Planning a visit to Queenstown, New Zealand? You’ll find so much to see and do across the adventure capital of the world. From bungy jumping and whitewater rafting through to unforgettable burgers and awe-inspiring views, check out the attractions and activities that make up our top ten things to do in Queenstown!
Get your adrenaline pumping at Kawarau Bridge
The home of the world’s first commercial bungy jumping operation, Kawarau Bridge remains one of New Zealand’s premier bungy jumping locations. Established in 1988 by co-founders Henry van Asch and AJ Hackett, the picturesque setting above Kawarau River sees thrillseekers take the thrilling 43 metre plunge headfirst, stopping just above the water below. The only operation in Queenstown that offers tandem bungy jumping, you can choose to jump solo or with a friend or family member in tow. Known as the adventure capital of the world, no trip to Queenstown would be complete without trying your hand at an unforgettable adrenaline packed activity.
Dig into a Fergburger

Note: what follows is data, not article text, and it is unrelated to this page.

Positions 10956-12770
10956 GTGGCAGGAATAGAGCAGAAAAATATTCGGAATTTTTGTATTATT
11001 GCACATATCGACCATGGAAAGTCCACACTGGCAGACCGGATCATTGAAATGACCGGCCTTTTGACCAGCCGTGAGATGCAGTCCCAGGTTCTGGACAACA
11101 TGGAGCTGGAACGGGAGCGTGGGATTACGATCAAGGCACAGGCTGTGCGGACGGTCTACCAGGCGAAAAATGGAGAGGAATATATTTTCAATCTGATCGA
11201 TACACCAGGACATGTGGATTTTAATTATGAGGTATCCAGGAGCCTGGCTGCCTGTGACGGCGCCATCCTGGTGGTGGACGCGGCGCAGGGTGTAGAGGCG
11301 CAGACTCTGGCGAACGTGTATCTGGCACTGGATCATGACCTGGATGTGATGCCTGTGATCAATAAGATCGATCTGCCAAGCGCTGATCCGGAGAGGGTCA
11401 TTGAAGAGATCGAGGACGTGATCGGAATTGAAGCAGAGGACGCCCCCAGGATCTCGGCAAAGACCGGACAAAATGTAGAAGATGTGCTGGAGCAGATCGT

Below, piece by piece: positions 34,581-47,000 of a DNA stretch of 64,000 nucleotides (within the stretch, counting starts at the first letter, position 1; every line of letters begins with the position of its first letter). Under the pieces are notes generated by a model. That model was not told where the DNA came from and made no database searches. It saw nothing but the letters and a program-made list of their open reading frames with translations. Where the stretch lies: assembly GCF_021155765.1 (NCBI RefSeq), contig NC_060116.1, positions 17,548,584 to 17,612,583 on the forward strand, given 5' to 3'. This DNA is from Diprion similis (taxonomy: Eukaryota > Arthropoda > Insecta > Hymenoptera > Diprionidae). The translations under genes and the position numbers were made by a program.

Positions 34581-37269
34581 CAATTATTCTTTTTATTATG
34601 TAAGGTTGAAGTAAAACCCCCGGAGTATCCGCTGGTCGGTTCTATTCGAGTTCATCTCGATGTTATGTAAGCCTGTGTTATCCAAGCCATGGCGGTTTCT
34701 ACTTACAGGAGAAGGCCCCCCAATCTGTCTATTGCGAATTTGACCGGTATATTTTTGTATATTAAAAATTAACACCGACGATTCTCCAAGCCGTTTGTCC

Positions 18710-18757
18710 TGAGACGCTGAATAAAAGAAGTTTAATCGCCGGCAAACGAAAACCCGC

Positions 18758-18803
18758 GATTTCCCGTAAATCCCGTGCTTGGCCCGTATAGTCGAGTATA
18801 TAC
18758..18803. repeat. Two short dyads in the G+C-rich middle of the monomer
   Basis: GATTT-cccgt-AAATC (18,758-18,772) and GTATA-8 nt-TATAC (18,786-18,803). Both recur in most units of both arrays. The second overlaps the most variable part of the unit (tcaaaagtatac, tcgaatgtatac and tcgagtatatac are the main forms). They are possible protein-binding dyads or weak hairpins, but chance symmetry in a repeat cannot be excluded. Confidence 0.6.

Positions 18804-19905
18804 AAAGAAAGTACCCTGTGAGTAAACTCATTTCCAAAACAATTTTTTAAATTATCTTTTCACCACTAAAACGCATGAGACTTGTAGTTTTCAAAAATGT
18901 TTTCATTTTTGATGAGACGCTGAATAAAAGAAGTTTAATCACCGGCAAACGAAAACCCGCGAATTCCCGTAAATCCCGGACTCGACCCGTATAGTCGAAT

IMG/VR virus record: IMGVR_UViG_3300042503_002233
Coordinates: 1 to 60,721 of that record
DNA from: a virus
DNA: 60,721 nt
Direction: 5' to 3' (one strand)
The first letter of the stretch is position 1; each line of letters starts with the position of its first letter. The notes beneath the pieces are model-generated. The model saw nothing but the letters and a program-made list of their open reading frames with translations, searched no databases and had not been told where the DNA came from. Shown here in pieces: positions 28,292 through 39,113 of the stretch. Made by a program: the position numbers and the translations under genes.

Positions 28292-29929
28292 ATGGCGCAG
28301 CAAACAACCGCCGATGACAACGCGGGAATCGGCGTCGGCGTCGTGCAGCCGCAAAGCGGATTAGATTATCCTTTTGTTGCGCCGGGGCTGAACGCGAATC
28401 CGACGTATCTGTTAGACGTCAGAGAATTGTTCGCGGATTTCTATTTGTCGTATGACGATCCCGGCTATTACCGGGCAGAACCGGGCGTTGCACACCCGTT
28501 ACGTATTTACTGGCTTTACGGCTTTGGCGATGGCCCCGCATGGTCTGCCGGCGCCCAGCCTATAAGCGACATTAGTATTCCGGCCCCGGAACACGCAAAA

Starting out in 2001 as a hole in the wall eatery, Fergburger has grown in popularity over the last two decades to become a true Queenstown institution. Regularly attracting large crowds who are more than willing to wait in line for one of Ferg’s iconic burgers, the eatery is said to serve up some of the world’s best. Featuring base ingredients that span from beef, lamb and venison through to fish, pork belly and chicken, and accompanied by flavoursome additions such as avocado, tomato relish, brie cheese, dill tartare and tarragon mayonnaise, every bite of every burger is sure to leave your taste buds in awe. Conveniently open from 8am to 5am, seven days a week, there’s certainly plenty of time in the day to get a Ferg fix (or two).